Maybe it’s because things were just different back in the dark ages 30 years ago, or maybe it’s because we know so much more now, and I’m sure it’s because my attention issues are really mild and probably not diagnosable as anything even by today’s more comprehensive standards, but I was left alone to come to the conclusion that I wasn’t actually as smart as the other CORE kids, or as smart as everyone seemed to think I was. It was a sort of weird place to be. It was obviously considered a high honor in my world to be considered smart – to have been labeled “gifted” – and I was proud of that just as much as it made me feel like shit. I don’t think I ever talked about this as a kid. Maybe I was too ashamed of myself and afraid people would figure out they were wrong about me or maybe because I just couldn’t find the words to express it. I don’t know. But the seed was planted.

And then when I was in fourth grade my mom suffered her nervous breakdown and my life went to shit. I was absent more days than not and tardy on the days I showed up at all. The kids around me would ask why and I didn’t know what to tell them. Teachers would scold me for not going to bed earlier (not that easy to do when your mom keeps you out until midnight, you know?) and I felt ashamed of all the mistakes I was making. I began to hate school when I’d always loved it before. My grades started suffering and everything fed into those insecurities that had already been planted in me.

And that’s just how it was. I did OK in English classes, usually getting B’s, sometimes C’s. Math classes were nearly always D’s if I was lucky. I didn’t understand how to study, and I had no interest in grades at all, except to hate myself when they weren’t good. I feel like in many ways I slept through my education, wandering bewildered through where I was told to go, only vaguely aware of the goal at the end.

In ninth grade something happened where I was suddenly able to gain control of small parts of my life and I suddenly stopped having all those absences and tardies. I cannot tell you what changed in me that year, but it was not the only major change I made in my life. I suppose it was my Oak Tree calling me to the next step of growth.

Even after that, though, I was still only a mediocre student in high school. I didn’t take it seriously. In fact, in my first go at biology I wound up with a 17% in the class. That’s, like, not even an F. But it wasn’t because it was a hard subject for me. It was because I just never did any work. In fact the next year when I retook the class, they put me in an honors-level course (as is per the custom when someone flunks a class?) and I wound up with a B.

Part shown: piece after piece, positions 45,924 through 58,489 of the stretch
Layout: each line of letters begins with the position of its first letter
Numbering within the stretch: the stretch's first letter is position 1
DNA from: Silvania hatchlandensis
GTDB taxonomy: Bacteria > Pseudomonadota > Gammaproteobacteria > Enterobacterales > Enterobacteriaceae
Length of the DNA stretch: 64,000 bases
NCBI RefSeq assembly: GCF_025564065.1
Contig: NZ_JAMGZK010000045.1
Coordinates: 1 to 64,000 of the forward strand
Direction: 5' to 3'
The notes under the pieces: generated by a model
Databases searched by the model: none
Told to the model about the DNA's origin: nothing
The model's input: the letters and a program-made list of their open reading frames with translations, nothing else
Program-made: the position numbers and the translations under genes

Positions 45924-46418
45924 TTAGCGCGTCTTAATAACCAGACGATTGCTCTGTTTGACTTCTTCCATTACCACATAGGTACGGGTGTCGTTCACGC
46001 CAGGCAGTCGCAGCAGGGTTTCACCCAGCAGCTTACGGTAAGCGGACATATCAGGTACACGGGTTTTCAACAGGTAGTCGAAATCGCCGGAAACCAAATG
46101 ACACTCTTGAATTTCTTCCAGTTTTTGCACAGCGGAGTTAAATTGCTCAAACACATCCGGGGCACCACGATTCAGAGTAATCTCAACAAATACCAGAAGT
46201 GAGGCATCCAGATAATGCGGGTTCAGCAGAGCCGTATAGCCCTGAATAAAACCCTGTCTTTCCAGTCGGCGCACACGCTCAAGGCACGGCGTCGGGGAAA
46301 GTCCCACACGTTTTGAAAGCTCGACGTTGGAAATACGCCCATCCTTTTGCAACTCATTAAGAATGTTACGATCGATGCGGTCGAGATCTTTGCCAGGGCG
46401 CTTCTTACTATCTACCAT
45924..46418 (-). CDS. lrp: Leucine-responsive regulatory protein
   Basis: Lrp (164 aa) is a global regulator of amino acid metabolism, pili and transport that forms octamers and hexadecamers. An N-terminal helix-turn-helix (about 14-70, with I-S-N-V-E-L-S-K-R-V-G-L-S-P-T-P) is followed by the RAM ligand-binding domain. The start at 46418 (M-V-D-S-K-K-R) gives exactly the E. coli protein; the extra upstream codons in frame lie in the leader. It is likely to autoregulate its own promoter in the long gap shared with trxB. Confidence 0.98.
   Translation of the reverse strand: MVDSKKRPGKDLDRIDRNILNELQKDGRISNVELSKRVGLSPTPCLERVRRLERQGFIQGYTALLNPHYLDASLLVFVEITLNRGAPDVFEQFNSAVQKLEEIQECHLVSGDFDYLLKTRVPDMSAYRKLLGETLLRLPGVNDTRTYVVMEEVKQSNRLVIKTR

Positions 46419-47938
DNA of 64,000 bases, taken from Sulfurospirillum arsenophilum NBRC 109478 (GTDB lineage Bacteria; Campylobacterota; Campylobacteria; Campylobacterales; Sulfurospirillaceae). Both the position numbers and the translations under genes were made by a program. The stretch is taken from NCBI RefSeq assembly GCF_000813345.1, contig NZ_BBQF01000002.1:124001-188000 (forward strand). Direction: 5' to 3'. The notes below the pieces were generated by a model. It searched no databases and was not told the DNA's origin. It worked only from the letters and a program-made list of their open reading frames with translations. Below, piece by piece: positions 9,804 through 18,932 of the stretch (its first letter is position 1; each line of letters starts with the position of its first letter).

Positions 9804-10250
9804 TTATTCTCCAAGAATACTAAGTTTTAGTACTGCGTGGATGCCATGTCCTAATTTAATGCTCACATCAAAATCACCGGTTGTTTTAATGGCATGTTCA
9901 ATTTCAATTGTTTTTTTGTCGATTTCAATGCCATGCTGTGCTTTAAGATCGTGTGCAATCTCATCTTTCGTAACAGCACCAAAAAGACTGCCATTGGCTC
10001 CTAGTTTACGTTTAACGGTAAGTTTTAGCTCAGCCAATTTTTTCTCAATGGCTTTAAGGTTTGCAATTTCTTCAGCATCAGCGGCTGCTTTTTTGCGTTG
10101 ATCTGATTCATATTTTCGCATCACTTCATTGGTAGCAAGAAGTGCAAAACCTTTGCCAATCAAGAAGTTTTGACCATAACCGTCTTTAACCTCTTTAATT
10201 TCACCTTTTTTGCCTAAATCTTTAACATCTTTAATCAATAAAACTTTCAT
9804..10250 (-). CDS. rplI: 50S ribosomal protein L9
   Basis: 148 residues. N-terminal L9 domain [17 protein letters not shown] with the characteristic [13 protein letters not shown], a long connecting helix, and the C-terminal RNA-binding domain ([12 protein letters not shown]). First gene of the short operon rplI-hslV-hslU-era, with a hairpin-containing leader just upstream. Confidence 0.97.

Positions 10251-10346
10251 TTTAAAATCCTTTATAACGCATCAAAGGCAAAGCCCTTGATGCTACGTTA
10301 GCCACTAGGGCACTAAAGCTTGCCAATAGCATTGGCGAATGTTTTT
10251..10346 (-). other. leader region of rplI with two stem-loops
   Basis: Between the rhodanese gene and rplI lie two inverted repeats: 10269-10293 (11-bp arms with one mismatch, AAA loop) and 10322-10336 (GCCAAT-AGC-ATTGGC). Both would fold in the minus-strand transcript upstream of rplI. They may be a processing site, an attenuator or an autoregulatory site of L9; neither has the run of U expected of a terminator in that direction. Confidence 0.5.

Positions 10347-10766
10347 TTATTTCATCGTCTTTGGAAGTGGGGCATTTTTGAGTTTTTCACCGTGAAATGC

Senior year something clicked and I worked really hard all year and received my first (and so far only) 4.0. But when I entered college things started sliding back downhill quickly.

In high school I took all the AP courses, but never took the AP tests. I think I was too afraid. While I wasn’t consciously aware of it, I think I believed I’d fail them. And I couldn’t handle failing. So I just didn’t try. I think the college-choosing process went similarly. I wound up going to the community college for lack of aiming for anything else.

It’s a strange loop to be stuck in. Too afraid to fail, desperately wanting to be a smart as everyone acted like I was, and unwilling to try because I was too fragile to handle failing.

And being at the community college, instead of a four-year school, just confirmed for me that I wasn’t smart. High school counselors and teachers acted like community college was for the people too stupid to go directly to university (or maybe that was just my perception). So, basically, I failed before I ever began. And since I didn’t really have any actual goals in mind for transfer or career, I just sort of dropped out.

And I struggled with this for years. Well, to be honest, I still sort of do. I definitely have some insecurities that I am still working on.

But there came a time when Harry Potter came into my life. Don’t laugh. Harry Potter is real, man. Of the four houses, I’d wonder which one I’d get sorted into. I knew I wasn’t Gryffindor material. I’m not that brave and I certainly don’t want the glory. None of the glory. That’s my motto. (I’m OK with recognition. Just not glory.) (And by “recognition” I mean that I’d prefer it if it’s given discreetly and that no one looks at me all at once and we just move on with things quickly, please.) And I didn’t relate to any of the Slytherins at.all.ever. Which left Ravenclaw, renowned for their intellect, and Hufflepuff, described in the books as “for everyone else.” (I paraphrase because I am too lazy to go look it up right now. Don’t judge. Those books are all the way across the room. And I can’t even accio them. Stupid muggle genes.) Since I assumed I wasn’t smart enough for Ravenclaw, I figured I must belong in the catch-all house intended for people who are just leftovers, not good enough to be sorted anywhere else.